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Nokia 6 Review

Nokia 6

Posted: , by Corey Gaskin Corey Gaskin



Interface and Functionality

Nokia’s promise to keep things lightweight and clutter free is upheld on this end. As far as Android goes, tweaks in the OS are imperceptible, if they exist at all. The Amazon version, of course, has the company’s preinstalled apps and lockscreen ads, but on a regular Nokia 6, the only non-stock artifact is an app named “Support.” This does seem to be a useful addition, though. Much like the settings menu in Google’s Pixel phones, the Support app exists to provide users with a direct line to product support. Help can be obtained in the form of the user manual, warranty status, FAQs, community forums, and chat support. This aside, bone-stock Android and “regular updates” were promised, and while the former is clearly executed, we anticipate the latter will be as well.

Processor and Memory

So, what does the chipset do with this clean Android version? Well, we wish it did more. The phone never freezes or stutters much, but navigating the UI always feels just a half-step behind, and in some situations, a full step. Equipped with the octa-core Snapdragon 430, the processor is clocked at 1.4 GHz. Paired with 3 GB of RAM, the Nokia performs reliably and consistently, albeit at a mediocre pace.

App switching is smooth and prompt, though you will see a persistent stutter while cycling through larger apps in a dual-screen setup. Generally, apps open quickly but take a second or two to load. When they are open, though, they switch quickly and effortlessly, which is characteristic of the mid-range processing speeds paired with ample RAM. We don’t think users will find much fault with day-to-day performance here, but a Snapdragon 625 would definitely speed things up an appreciable notch.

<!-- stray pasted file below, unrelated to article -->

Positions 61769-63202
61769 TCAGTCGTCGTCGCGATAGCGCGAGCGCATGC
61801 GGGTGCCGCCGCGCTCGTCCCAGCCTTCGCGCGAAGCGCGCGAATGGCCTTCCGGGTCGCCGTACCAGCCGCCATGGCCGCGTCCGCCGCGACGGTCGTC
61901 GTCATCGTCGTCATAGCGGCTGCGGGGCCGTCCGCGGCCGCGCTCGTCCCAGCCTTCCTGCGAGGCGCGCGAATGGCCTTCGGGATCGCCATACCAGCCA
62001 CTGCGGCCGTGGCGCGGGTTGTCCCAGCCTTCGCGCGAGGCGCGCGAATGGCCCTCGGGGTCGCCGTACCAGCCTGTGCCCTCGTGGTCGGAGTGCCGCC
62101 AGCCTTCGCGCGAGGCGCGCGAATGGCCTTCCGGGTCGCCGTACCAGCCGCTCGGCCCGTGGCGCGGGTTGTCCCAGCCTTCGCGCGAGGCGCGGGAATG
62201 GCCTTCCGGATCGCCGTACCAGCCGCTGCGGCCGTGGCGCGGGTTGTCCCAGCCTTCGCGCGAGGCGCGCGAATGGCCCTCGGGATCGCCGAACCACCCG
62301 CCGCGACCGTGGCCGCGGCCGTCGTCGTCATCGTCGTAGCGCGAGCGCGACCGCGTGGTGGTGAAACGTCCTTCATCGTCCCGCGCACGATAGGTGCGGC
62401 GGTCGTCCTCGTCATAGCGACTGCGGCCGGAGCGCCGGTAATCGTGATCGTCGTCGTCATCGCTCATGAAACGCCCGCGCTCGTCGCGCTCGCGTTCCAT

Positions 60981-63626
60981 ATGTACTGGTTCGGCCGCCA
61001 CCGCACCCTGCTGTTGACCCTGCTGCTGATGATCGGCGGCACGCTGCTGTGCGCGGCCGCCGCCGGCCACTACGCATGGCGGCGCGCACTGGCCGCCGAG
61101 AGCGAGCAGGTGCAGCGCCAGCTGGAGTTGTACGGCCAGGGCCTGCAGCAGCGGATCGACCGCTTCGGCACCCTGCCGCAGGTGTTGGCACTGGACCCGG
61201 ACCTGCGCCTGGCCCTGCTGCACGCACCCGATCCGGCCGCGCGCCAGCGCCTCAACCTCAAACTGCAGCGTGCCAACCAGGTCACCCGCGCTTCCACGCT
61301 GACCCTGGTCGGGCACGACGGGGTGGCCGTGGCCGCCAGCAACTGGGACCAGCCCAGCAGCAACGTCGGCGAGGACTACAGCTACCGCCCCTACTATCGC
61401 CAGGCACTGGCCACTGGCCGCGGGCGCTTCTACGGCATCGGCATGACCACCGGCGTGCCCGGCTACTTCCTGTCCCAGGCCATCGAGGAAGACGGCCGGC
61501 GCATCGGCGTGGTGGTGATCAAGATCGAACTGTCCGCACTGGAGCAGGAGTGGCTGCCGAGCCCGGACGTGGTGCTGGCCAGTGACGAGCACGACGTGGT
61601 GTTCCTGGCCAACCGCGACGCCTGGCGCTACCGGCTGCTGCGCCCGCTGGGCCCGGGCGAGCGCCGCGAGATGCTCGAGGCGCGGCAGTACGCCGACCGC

Gaming could also benefit from a higher-class Snapdragon. Loading times are quite slow, and like most mid-rangers, you’ll be dropping a lot of frames.

The fingerprint sensor is a capacitive home button, and authenticates well, for the most part. It’s a quick sensor, which we found to be accurate and mostly capable of efficient authentication, though it did miss a few instances here and there that we felt other sensors would’ve picked up. We couldn’t help but feel like some of the missed authentications would have been recognized if the scanner itself were bigger – taller, specifically. The issues we encountered didn’t seem to be a result of the software or faulty hardware, but rather just not enough surface area for your finger to land on. Inexplicably, though, you cannot set the device to open from just one authentication, but rather two. Resting your finger on the scanner wakes up the device, which then forces you lift and place your finger again to authenticate and gain entry to the device – a pretty annoying and useless quirk.


The 6 sells as an unlocked phone, and like many sold under this moniker, the device is incompatible with Sprint and Verizon, due to the lack of CDMA support. On the plus side, we do have NFC support, enabling services like Android Pay, Beam, and others. We’re glad to see this on a mid-ranger, as these phones can often be neglected when it comes to should-be standard features like this. As we’ve come to expect in this category, though, micro-USB is the standard for charging – something else we hope won’t be the case on a flagship offering from the company.

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Nokia 6

Nokia 6

OS: Android 8.1 8.0 7.1
view full specs
PhoneArena rating:
8Very good
Display5.5 inches, 1080 x 1920 pixels (401 ppi) IPS LCD
Camera16 megapixels
Qualcomm Snapdragon 430, Octa-core, 1400 MHz, ARM Cortex-A53 processor
Size6.06 x 2.98 x 0.33 inches
(154 x 75.8 x 8.4 mm)
5.96 oz  (169 g)

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